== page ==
A 401(k) plan is one that allows employees to contribute a portion of their salary on a pre-tax basis. The employer may make additional contributions to the plan in the form of a matching contribution or non-elective contribution.
401(k) plans are subject to special non-discrimination testing that may limit the amount that highly compensated employees may contribute to a multiple of the average contributed by non-highly compensated employees.
More and more employees perceive 401(k) plans as a valuable benefit which have made them the most popular retirement plans today. Employees can benefit from a 401(k) plan even if the employer makes no contribution. Employees voluntarily elect to make pre-tax contributions through payroll deductions up to an annual maximum of $18,000 (2016 limit).
Employees 50 years of age or older may elect to take advantage of newly enacted “Catch-Up” provisions, and contribute an additional $6,000 (2016 limit) bringing their annual total up to $24,000. This additional contribution is not subject to non-discrimination or employer maximum deduction limitations.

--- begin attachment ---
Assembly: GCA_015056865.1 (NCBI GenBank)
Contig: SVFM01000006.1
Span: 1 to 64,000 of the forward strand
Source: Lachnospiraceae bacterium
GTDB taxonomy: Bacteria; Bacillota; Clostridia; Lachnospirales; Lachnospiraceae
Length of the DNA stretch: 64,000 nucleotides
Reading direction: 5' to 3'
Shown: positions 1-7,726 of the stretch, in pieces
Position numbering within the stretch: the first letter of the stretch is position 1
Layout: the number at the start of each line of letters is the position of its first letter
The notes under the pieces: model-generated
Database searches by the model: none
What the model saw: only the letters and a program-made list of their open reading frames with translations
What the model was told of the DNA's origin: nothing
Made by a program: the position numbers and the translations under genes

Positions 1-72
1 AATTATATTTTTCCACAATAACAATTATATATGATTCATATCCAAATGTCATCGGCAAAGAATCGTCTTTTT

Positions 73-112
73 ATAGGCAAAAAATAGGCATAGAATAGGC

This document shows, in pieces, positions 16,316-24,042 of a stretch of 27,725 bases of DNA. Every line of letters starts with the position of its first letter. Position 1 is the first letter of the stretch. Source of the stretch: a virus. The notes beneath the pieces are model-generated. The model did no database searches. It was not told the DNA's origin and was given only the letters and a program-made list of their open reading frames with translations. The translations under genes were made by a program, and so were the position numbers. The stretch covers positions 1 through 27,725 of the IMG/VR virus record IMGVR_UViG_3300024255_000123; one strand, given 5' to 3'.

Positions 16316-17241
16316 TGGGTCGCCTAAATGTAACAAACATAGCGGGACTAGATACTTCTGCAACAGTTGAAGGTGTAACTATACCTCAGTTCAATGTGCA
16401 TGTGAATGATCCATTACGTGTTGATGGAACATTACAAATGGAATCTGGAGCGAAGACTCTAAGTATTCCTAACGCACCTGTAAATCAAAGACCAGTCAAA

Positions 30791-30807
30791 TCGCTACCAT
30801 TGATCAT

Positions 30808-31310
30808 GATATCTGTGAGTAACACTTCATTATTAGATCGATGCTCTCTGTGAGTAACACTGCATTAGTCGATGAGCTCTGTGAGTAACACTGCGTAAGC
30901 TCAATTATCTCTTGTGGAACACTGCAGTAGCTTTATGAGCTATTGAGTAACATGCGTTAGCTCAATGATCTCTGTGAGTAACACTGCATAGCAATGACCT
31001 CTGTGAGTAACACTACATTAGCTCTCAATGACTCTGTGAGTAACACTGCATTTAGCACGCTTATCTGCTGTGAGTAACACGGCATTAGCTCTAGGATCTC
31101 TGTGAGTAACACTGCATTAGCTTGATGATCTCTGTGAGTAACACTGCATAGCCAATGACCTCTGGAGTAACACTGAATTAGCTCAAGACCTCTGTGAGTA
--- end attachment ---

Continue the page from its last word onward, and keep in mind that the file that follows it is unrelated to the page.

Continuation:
Often the employer will match some portion of the amount deferred by the employee to encourage greater employee participation, i.e., 25% match on the first 4% deferred by the employee. Since a 401(k) plan is a type of profit sharing plan, profit sharing contributions may be made in addition to or instead of matching contributions. Many employers offer employees the opportunity to take hardship withdrawals or borrow from the plan.
Employee and employer matching contributions are subject to a special nondiscrimination test which limits how much the group of employees referred to as a “Highly Compensated Employees” can defer based on the amount deferred by the “Non-Highly Compensated Employees.” The plan may be designed to satisfy “401(k) Safe Harbor” requirements (certain minimum employer contributions and 100% vesting of employer contributions) which can eliminate this nondiscrimination test.